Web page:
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A trailer parked at a campground in Savona, B.C., is seen as the Elephant Hill wildfire burns in the distance, on July 30, 2017.

The Canadian Press

The British Columbia Wildfire Service has officially released the cause of a 2017 blaze that eventually charred a huge area of trees and bush in the southern Interior and forced thousands to evacuate.

Following an extensive investigation, the wildfire service says the Elephant Hill fire – sparked just south of Ashcroft on July 6, 2017 – was most likely caused by smoking or smoking materials ranging from matches to cigarettes, cigars, pipe tobacco or marijuana.

A statement from the wildfire service says its investigation into the cause of the fire that burned 1,918 square kilometres of trees and bush and forced the evacuation of the entire community of Cache Creek, was completed in the fall of 2017.

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The report was included as part of a larger RCMP probe and, with the recent conclusion of that investigation, the wildfire service says it could release its findings.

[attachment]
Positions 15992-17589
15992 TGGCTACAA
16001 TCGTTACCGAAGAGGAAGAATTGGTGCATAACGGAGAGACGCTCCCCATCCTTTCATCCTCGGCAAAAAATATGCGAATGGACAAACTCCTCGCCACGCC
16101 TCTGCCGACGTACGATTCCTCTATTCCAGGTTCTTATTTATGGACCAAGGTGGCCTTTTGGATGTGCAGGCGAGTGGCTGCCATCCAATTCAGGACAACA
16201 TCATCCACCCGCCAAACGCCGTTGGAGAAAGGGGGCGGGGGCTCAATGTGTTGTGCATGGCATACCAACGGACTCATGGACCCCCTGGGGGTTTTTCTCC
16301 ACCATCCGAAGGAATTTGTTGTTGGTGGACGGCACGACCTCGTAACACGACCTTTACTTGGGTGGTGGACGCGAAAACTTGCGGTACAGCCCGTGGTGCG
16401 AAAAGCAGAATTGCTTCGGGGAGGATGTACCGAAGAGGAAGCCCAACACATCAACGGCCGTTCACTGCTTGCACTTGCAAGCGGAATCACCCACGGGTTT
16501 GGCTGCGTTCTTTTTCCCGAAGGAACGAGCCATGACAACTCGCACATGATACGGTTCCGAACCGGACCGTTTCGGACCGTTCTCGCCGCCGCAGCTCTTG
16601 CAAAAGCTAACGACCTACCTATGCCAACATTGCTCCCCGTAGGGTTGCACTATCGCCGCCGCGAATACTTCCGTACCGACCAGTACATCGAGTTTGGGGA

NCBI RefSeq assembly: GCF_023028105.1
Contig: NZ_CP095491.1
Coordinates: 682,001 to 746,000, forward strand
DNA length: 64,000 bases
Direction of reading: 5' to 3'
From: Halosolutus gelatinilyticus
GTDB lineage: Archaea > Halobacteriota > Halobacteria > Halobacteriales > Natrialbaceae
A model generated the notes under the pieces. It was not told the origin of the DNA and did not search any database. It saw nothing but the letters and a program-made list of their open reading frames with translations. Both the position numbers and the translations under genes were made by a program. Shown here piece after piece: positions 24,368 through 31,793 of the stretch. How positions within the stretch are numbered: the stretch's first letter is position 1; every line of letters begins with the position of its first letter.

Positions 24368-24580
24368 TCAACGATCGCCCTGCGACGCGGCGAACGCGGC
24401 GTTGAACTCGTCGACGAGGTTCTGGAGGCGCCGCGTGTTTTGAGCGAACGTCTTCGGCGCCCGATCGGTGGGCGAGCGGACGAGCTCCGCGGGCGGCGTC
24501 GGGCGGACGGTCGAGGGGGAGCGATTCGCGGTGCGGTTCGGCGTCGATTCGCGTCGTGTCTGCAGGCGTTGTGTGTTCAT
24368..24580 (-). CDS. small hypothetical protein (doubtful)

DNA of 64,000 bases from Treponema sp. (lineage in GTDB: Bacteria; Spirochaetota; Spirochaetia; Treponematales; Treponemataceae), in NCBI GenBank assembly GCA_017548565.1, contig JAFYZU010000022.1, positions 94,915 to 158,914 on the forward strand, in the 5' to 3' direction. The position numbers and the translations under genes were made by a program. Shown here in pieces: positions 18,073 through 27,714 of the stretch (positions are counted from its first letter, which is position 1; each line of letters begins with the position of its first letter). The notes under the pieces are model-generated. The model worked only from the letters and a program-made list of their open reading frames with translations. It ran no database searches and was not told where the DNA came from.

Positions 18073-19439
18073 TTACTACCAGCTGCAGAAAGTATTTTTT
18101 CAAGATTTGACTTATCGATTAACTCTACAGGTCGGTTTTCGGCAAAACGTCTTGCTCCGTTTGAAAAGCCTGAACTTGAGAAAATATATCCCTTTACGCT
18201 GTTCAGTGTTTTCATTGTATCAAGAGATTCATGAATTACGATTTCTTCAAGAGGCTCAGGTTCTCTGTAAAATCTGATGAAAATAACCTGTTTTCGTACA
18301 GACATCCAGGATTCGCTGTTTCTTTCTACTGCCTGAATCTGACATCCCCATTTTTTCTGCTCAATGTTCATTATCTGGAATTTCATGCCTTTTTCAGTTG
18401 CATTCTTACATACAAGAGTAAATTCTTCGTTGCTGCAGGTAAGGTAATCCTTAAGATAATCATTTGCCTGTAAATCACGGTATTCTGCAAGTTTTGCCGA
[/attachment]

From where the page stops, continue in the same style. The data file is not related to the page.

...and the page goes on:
But it says neither it nor the RCMP uncovered sufficient evidence to identify the person whose actions led to what became the largest blaze of the 2017 wildfire season.

Without that evidence, the statement says no charges will be laid and it won’t be possible to pursue cost recovery for damages caused by the fire, so the wildfire service is concluding its work and no further action related to the Elephant Hill fire will be taken.

In September 2019, RCMP Sgt. Janelle Shoihet said the wildfire investigation had been complex and lengthy.

She said the details had been forwarded to the BC Prosecution Service, which would make the final decision about whether charges might be appropriate.

Crews were able to steer the fire away from Cache Creek, but dozens of properties close to the fire’s origin were destroyed on the Ashcroft Indian Reserve and in Boston Flats. More properties were lost as far north as the Pressy Lake area, east of 70 Mile House, before the flames were contained about two months later.

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